ASK A TRAINER: 'What Can I Do if Exercise Makes Me Really Hungry?'
"I have been a very active person most my life; I played four sports in high school. I had to stop running and actually exercising altogether last year because I had knee surgery. I finished physical therapy and am back to my old, active self now. I try to take two to four classes at my gym each week and I do strength weights and abs with a trainer twice a week. I gained some weight when I was recovering from surgery and I've lost most of it but since I started exercising again I've noticed that I'm always hungry. They say you should listen to your body so maybe it has something to do with getting older. How can I lose the last few pounds and keep the weight off and stay as active as I am without feeling like I'm starving?" - Terry M., Farmingdale, NY
First off, Terry, I want to congratulate you for getting back on the horse after working through your injury. I have a specialization in corrective exercise and, as a result, have worked with a number of clients returning to the gym post-surgery and the work involved in rebuilding strength, stabilization, endurance and range of motion is not only physically challenging but can be psychologically daunting. I hope you can appreciate how impressive your progress has been thus far.
It's not surprising that you're experiencing a marked increase in appetite as you have shifted from being more or less sedentary to full throttle in a relatively short period of time. Almost anyone will experience an increase in appetite when they drastically change the intensity of the fitness regimen, even if you are already in excellent shape. They do say you should listen to your body but your body might not simply be telling you need more food; it might actually be telling you it needs more of certain things in order to fuel your workouts and repair and rebuild during your non-exercising hours. You want to make sure that you are giving your body what it needs; plenty of lean protein, complex carbs, vegetables, some (but not too much) healthy fat, an adequate amount of fiber and a lot of water. If you are trying to lose those last few pounds you are going to need to create a calorie deficit by taking in fewer calories than you expend but the good news is the types of foods I mentioned tend to pack the most pound-for-pound (pun intended) caloric punch in terms of the way to get the most out of your allotted calories for the day.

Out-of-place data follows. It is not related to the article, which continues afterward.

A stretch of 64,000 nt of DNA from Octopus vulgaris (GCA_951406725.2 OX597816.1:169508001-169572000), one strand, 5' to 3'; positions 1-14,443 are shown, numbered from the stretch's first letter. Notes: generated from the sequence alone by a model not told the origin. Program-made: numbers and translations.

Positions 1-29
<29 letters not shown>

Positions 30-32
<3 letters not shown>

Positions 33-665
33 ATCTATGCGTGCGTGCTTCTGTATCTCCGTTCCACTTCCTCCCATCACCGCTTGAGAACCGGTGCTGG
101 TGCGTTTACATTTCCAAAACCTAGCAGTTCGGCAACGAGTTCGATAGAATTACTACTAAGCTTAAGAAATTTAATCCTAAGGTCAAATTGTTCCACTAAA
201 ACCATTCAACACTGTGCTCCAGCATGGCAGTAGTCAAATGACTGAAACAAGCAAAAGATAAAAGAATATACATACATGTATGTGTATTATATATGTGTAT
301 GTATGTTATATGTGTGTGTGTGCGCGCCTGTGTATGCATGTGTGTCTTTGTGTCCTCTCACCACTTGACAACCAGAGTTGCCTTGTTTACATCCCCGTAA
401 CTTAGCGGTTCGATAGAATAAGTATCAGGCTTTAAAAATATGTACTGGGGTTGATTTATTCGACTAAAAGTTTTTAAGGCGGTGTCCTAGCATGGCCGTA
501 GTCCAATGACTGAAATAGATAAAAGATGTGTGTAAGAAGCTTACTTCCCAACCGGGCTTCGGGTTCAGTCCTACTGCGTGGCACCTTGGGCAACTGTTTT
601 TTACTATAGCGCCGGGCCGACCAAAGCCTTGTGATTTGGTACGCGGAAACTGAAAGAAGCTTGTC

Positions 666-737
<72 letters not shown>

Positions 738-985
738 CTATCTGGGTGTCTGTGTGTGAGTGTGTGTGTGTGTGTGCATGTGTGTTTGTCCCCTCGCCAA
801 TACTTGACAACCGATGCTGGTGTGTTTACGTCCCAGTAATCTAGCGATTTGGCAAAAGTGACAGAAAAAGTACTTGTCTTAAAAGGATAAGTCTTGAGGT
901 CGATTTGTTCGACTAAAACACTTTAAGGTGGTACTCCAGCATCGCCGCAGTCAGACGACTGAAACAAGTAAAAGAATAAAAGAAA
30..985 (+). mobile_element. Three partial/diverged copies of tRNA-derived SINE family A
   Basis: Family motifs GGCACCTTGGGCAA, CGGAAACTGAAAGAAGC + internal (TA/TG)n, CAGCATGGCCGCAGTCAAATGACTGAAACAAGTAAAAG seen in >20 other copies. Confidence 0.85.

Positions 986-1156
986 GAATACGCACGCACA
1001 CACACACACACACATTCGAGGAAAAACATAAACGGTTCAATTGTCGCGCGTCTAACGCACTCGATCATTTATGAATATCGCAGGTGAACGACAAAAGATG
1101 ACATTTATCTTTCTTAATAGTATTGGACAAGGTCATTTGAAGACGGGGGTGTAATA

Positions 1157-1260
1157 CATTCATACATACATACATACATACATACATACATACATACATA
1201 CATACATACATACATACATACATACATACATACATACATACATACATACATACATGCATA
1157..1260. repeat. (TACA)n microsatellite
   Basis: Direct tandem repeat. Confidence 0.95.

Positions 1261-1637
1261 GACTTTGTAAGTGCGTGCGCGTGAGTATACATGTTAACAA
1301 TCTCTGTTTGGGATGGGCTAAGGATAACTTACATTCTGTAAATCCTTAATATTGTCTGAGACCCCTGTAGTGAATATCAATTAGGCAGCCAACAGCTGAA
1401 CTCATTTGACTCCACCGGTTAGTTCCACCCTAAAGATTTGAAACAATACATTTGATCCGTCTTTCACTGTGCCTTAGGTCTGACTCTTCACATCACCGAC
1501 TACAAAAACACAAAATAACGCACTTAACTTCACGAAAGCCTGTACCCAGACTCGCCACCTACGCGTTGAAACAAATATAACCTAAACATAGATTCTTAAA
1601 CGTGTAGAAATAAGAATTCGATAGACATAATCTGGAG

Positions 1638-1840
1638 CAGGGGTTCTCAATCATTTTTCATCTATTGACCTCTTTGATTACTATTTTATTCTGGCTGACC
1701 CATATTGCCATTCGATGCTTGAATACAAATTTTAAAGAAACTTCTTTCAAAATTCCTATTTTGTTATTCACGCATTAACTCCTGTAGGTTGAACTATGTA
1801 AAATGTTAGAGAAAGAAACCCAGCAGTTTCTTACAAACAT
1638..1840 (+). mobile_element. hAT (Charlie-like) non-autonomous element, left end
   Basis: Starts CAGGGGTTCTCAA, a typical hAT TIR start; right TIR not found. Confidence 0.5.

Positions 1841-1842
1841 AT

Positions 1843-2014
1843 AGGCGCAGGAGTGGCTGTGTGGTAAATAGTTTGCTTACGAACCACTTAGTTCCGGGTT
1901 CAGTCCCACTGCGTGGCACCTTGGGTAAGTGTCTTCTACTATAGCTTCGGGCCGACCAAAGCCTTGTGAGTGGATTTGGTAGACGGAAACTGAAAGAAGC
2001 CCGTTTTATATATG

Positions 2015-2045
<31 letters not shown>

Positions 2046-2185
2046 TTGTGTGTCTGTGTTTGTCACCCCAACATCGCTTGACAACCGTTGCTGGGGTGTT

Eating the right foods in small portions every couple of hours should help preempt the desire to binge. Plus, fibrous foods, foods rich in protein and complex carbohydrates tend to make you feel more full for longer periods of time. Pounding water all day long, even if you aren't thirsty, should also help curb your cravings.
In time, your body will likely adapt to your current activity level and the cravings should subside somewhat. If you can make it over the hump, your strength training will pay off, as an increase muscle mass will allow you to consume more calories as your metabolism will be higher all day long.
Of course, everybody is different and every BODY is different so that hungry feeling might not go away entirely but there are ways to help yourself if you find that's the case. Feeling hungry is not simply a matter of an empty belly; it's the result of messages from the brain and the way your individual body responds or does not respond to certain hormones, and exercise affects each of us differently. If you are one of those people that gets more hungry signals when active than most, make sure you eat something of quality within thirty minutes of working out. Post-workout, rather than doing a protein shake immediately after and a "real" meal later, switch it up and eat a full meal; a lean protein, a vegetable and a complex carb(something like this) within 45 minutes of your workout and then do a whey protein shake (try and limit your shake to about 100 calories and you don't need to go crazy with grams of protein 18-25 grams is more than sufficient) about 90 minutes to two hours after that meal.
I hope this helps, Terry. Let me know how you progress and thanks for writing.